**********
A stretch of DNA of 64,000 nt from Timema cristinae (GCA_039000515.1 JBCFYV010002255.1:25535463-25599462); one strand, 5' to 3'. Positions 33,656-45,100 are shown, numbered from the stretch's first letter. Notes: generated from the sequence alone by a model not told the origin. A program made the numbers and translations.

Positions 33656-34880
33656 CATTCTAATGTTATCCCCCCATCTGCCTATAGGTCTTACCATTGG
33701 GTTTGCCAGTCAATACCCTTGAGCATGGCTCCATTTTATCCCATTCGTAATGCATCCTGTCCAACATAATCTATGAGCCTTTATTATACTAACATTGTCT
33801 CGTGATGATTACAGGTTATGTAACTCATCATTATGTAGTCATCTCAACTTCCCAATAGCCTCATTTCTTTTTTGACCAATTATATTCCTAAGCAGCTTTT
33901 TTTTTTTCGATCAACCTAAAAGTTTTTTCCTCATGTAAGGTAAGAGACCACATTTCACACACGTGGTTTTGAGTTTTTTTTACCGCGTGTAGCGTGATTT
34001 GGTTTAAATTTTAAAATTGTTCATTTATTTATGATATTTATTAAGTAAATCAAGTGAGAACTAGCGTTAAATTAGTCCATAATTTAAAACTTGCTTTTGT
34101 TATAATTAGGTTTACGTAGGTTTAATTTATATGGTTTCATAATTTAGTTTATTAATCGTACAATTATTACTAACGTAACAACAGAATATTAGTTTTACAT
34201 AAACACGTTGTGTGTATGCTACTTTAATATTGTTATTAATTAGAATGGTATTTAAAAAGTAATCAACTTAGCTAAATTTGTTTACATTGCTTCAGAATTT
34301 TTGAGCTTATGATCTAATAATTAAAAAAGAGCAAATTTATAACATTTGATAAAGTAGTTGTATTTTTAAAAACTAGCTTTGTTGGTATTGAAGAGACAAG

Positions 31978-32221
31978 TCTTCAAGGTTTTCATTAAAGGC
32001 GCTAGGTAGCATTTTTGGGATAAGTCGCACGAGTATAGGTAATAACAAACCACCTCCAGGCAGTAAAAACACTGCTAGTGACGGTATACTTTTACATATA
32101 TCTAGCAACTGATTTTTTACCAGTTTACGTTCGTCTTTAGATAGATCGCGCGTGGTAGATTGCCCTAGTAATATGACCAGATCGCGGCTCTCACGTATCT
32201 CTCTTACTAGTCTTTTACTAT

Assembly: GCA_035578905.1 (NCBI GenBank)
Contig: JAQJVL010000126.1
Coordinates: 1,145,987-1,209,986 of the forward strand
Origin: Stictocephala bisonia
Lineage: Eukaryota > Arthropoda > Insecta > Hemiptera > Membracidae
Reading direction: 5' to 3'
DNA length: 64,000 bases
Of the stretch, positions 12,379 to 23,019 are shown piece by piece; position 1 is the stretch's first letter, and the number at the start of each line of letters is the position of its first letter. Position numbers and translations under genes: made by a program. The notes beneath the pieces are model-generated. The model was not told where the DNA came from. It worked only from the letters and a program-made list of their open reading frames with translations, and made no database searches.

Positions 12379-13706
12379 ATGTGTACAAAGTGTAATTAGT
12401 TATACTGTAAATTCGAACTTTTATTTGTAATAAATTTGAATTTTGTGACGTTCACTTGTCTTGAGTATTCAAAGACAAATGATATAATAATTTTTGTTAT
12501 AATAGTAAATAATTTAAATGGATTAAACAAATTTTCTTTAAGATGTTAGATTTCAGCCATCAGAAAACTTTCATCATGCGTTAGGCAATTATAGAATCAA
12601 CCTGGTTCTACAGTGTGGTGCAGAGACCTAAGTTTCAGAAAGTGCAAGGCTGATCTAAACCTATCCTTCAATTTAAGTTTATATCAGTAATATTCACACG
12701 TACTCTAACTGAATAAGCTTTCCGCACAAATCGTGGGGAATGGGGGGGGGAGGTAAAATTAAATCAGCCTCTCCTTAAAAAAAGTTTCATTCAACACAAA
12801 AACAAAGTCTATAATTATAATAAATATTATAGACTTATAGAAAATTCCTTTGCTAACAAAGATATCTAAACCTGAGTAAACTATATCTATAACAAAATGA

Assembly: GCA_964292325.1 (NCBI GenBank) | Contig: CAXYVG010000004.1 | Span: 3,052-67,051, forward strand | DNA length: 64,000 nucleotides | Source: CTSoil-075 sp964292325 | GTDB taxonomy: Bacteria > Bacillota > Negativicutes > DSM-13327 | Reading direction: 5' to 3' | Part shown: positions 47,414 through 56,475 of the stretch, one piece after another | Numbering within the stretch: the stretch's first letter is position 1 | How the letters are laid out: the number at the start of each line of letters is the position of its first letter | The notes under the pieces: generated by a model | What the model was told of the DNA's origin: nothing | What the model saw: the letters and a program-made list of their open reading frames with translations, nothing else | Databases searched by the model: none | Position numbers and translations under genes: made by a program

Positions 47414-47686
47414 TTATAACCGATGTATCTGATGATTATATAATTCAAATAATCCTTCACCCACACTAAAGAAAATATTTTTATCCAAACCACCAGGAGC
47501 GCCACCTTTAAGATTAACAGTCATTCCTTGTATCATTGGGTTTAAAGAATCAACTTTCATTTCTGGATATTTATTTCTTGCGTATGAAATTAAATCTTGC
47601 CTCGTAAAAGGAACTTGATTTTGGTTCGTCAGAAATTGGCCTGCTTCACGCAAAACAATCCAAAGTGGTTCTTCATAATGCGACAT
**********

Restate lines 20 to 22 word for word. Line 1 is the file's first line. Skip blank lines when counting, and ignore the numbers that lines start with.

Lineage: Eukaryota > Arthropoda > Insecta > Hemiptera > Membracidae
Reading direction: 5' to 3'
DNA length: 64,000 bases